Wednesday, December 15, 2004
Take tonight, for instance. The darling little girl split her time between hitting her mother (herself a former nanny, to the great consternation of "Nanny Stella," the Brat Exterminator) and pummelling her little brother. "You've got to take charge, get control," the Nanny kept telling Mummy Dearest. "There have to be consequences..."
Ah, yes. Consequences. Reminds me of the time a social worker, who was preparing us to be foster parents, gave us a lecture on "setting natural consequences" for the kids who would soon be in our charge. First she modeled it for us (by writing our names on the chalkboard after we returned five minutes after the prescribed time, having let us out fifteen minutes later than she said she would), then proceeded to lecture us on why leaving a kid's bike in the driveway to be stolen or run over was a "more natural" (e.g. better) consequence than having the "Bike Fairy" make it disappear for a week.
What would have been a lot more useful, now, would have been if Super Social Worker had given us tips on what to do when...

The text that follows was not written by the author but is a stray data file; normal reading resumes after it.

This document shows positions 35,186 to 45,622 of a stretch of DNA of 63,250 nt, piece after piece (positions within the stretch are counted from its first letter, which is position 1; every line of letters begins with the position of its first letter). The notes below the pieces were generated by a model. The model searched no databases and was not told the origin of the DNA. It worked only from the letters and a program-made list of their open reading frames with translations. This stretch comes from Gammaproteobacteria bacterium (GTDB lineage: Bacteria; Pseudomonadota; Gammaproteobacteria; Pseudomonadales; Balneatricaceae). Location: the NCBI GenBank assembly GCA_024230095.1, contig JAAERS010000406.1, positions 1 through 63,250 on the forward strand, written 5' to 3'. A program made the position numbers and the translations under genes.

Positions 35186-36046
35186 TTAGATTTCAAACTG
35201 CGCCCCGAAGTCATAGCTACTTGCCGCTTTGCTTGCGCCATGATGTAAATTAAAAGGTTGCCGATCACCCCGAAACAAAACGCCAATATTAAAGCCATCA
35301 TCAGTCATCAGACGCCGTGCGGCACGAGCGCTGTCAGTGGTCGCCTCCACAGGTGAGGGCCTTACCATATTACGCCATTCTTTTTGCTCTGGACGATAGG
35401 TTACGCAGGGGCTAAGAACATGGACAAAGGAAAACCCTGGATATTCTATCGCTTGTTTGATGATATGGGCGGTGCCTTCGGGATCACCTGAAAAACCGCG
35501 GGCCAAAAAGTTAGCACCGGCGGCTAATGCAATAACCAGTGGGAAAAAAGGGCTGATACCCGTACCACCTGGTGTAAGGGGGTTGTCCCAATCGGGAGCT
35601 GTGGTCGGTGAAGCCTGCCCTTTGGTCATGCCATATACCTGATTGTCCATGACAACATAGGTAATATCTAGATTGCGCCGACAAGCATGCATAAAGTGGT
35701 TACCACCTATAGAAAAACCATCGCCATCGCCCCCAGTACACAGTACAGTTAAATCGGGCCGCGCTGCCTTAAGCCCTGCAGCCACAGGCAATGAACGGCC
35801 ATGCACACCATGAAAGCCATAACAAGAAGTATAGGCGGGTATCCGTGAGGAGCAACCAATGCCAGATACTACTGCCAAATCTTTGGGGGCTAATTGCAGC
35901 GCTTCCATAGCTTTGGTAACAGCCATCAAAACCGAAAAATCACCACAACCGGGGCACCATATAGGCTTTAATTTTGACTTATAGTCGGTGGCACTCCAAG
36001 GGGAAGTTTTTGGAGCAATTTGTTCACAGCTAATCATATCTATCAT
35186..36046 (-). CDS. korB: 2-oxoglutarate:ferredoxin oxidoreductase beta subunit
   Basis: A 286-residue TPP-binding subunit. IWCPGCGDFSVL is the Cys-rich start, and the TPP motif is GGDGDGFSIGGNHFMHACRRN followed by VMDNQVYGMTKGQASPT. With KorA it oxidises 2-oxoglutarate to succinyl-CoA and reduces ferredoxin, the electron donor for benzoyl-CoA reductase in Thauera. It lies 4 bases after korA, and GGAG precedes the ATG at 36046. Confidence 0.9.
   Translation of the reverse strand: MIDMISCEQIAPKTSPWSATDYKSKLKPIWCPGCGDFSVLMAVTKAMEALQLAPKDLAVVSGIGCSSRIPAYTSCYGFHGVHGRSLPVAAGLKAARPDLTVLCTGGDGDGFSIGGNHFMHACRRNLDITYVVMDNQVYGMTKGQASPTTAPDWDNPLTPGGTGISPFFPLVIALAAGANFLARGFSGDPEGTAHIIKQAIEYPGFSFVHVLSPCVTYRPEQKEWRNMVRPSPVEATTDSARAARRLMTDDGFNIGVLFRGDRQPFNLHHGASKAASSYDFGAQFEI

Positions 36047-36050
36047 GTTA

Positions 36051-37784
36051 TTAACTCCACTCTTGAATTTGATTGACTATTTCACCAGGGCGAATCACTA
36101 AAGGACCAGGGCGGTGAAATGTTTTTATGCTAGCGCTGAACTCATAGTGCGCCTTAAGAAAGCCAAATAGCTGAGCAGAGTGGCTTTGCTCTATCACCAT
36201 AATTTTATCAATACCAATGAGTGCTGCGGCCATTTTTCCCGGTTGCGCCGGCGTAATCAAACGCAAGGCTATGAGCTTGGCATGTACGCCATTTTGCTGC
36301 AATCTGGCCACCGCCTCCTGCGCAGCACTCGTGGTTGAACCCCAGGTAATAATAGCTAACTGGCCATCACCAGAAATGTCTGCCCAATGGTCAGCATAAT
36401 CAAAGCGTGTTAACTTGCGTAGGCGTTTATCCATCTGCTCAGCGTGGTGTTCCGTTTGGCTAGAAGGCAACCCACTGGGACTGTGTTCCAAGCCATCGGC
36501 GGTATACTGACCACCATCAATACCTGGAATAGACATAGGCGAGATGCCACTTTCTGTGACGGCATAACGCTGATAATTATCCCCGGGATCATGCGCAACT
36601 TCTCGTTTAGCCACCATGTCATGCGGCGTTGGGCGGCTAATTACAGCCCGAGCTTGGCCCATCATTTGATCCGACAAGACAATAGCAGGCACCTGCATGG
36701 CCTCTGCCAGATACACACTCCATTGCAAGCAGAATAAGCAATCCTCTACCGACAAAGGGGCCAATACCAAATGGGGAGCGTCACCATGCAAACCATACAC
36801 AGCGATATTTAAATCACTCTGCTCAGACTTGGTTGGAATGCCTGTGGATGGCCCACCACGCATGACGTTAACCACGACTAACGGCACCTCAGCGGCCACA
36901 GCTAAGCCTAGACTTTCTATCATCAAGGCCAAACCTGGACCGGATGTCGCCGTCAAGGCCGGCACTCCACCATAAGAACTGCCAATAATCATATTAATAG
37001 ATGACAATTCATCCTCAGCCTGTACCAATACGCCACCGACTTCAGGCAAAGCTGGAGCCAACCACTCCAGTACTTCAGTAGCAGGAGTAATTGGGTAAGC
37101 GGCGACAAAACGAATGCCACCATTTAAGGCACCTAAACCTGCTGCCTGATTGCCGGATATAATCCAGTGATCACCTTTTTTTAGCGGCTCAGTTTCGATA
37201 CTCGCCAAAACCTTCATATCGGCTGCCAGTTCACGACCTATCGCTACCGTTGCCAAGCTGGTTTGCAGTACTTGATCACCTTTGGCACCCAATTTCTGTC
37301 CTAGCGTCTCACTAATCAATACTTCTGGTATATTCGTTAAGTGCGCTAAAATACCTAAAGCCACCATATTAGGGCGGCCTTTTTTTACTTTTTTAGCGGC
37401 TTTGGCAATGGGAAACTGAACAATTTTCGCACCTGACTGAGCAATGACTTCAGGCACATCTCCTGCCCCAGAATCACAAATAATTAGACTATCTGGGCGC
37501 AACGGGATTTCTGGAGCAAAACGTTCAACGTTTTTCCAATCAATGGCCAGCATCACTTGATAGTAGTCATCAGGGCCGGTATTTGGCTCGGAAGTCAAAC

* The four-year-old not only wets his bed but all four walls by standing up and holding himself like a firehose until one of us makes it into his room and ushers him in to the bathroom.
* The two-year-old will not leave her clothes on for more than 3.5 seconds at a time, exactly the amount of time she needs to spill an infintessimal drop of water or other liquid, so that her only recourse is to strip naked and run, shrieking with glee, around the kitchen island.
* The last "sibling visit" went so well that my son brought home not one but TWO new euphamisms for his... um, bathing suit area.
* Sarah protests naptime by opening up her dresser drawers and strewing ALL the clothes on the floor in a vain attempt to find her "Hap Class" tights. When I finally find her, she is wearing nothing but her tutu skirt pulled up to her armpits... and a contented smile.
* The last thing he whispers to me before closing his eyes for the night is, "I don't want to live here anymore.... I want to live at Daddy's WORK!" (Apparently the fish tank there is much cleaner than the swamp on top of his dresser.)
So how about it, Stella? Care to take a shot?
Saturday, December 04, 2004